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Yesterday and today, the head of Haiti’s National Police (PNH) Frantz Elbe and Justice Minister Emmelie Prophète met at Ft. McNair in Washington, D.C., with officials from the U.S., Kenya, and “other countries,” to discuss the deployment of the proposed multinational security mission of Kenyan police to Haiti to combat violent gangs. The Miami Herald yesterday quoted White House National Security Communications Advisor John Kirby explaining: “We look forward to seeing where we can get. But the idea, really, is to start to set out the general parameters of what that multinational security force could look like, and how it would operate. It’s an entry-level discussion. I have no doubt there will be follow-on discussions as appropriate.”

This is the first such meeting to take place since Kenya’s High Court ruled on Jan. 26 to prohibit the police deployment out of the country, on grounds that it violated the Constitution. The ruling caused high anxiety in the Biden administration, which had arranged the Kenyan deployment as an alternative to sending white U.S. or Canadian troops to deal with Haiti’s extraordinary security situation. Since Jan. 26, Kenyan, Haitian, and U.S. officials have been huddling to find a way around the court ruling to ensure that the police deployment can take place.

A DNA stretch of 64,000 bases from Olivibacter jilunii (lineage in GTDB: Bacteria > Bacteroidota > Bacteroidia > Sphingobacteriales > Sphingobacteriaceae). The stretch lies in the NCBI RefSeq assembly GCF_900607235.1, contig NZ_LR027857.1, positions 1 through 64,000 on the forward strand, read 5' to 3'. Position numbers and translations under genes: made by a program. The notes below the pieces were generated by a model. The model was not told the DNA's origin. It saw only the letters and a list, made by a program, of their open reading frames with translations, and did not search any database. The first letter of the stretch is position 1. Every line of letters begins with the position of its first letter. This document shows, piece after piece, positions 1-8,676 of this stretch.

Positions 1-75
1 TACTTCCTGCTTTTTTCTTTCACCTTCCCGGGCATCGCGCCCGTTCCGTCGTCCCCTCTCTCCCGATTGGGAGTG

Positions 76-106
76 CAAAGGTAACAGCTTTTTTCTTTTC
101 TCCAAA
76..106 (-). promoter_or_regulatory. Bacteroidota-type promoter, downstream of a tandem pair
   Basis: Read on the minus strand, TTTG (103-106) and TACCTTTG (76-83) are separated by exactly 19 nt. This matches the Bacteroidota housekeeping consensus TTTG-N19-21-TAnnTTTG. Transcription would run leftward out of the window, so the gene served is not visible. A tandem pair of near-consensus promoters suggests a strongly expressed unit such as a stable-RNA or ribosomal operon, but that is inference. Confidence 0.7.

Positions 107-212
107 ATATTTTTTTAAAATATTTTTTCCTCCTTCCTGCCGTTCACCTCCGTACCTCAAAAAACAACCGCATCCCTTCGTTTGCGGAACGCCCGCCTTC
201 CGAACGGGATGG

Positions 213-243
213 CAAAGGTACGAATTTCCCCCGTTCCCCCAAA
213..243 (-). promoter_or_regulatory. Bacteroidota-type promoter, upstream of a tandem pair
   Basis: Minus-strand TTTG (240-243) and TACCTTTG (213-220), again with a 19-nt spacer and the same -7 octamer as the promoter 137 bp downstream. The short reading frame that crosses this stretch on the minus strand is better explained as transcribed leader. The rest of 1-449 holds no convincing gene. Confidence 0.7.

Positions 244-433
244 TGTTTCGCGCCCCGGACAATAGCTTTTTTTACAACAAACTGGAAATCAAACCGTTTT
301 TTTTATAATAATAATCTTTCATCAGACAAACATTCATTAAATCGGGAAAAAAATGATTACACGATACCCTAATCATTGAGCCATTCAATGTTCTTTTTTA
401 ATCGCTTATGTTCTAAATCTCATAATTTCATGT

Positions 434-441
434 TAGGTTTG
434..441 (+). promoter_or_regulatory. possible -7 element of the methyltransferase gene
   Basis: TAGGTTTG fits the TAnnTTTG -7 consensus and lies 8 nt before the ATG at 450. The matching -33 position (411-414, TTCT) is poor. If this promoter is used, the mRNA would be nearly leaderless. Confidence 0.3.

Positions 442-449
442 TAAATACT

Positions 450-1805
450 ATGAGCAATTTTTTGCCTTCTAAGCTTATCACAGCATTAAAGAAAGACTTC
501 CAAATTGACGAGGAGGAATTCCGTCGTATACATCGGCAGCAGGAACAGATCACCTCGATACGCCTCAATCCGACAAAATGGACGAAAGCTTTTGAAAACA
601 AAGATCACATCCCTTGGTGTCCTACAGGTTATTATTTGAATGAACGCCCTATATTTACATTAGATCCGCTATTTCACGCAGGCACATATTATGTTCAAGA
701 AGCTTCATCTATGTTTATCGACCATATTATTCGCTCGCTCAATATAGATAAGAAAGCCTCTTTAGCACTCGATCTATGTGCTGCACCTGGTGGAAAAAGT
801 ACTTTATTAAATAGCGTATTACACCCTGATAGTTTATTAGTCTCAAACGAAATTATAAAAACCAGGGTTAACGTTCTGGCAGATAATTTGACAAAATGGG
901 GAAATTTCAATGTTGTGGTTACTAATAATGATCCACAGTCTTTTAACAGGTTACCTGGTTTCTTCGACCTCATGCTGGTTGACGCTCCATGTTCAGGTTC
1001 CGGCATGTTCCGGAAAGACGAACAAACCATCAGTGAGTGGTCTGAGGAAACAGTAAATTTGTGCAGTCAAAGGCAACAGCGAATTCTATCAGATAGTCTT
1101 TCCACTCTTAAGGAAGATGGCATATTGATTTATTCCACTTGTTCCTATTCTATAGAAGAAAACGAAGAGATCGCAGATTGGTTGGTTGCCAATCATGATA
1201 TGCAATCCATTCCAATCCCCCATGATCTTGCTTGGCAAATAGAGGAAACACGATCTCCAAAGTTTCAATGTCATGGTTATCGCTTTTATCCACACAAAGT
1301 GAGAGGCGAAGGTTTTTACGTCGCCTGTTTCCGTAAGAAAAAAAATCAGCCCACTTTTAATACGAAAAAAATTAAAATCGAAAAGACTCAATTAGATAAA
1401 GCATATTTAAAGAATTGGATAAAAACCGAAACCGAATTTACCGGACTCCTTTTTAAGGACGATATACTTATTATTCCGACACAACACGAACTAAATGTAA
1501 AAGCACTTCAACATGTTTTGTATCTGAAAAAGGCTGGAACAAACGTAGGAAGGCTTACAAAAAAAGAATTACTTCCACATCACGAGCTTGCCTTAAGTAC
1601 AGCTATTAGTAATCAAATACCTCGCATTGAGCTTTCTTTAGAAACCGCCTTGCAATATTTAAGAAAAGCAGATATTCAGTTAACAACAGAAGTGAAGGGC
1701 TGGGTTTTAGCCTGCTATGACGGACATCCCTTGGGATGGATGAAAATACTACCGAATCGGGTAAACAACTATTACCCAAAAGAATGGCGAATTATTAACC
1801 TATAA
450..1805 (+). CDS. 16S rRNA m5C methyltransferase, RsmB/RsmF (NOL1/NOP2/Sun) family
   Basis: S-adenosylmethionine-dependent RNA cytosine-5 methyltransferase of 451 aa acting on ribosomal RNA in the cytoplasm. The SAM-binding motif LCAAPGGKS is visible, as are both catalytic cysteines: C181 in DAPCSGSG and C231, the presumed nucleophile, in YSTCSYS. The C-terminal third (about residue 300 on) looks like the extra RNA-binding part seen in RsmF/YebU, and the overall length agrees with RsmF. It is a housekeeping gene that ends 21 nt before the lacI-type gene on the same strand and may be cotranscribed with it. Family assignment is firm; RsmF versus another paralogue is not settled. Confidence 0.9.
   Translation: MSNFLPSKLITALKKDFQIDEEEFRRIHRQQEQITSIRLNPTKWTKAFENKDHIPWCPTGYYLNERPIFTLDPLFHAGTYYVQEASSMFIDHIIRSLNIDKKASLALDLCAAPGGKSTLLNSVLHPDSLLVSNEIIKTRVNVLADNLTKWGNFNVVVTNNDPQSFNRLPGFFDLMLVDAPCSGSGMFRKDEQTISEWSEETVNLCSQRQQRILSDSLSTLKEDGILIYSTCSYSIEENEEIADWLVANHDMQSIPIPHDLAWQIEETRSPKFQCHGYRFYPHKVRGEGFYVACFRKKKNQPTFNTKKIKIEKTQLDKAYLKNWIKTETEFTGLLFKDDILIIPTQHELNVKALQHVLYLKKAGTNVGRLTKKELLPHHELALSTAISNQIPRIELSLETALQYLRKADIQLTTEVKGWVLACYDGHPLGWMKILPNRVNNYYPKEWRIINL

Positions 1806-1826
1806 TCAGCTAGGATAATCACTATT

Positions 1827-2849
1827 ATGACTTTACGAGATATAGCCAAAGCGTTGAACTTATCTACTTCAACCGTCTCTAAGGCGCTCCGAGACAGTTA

Amidst horrific violence, gang warfare, indiscriminate killings, and wanton destruction, which parallel the brutality of what Israel is doing in Gaza, pinning hopes on 1,000-2,000 Kenyan police, plus some number more from small Caribbean and African countries, is fantasy-ridden at best. As the Miami Herald reported, one Haitian is killed every two hours, 17 wounded a day, 40 kidnapped a month. Since last October, when the UN Security Council agreed to send a multinational security force to Haiti, armed gangs have killed, kidnapped, or injured at least 3,425 people, including children. According to the UN High Commissioner on Human Rights Volker Türk, January was the most violent month in two years, with 1,100 deaths, killings, kidnappings and injuries. For all of 2023, the death toll was a little under 5,000 people; if nothing changes, 2024 will exceed that.

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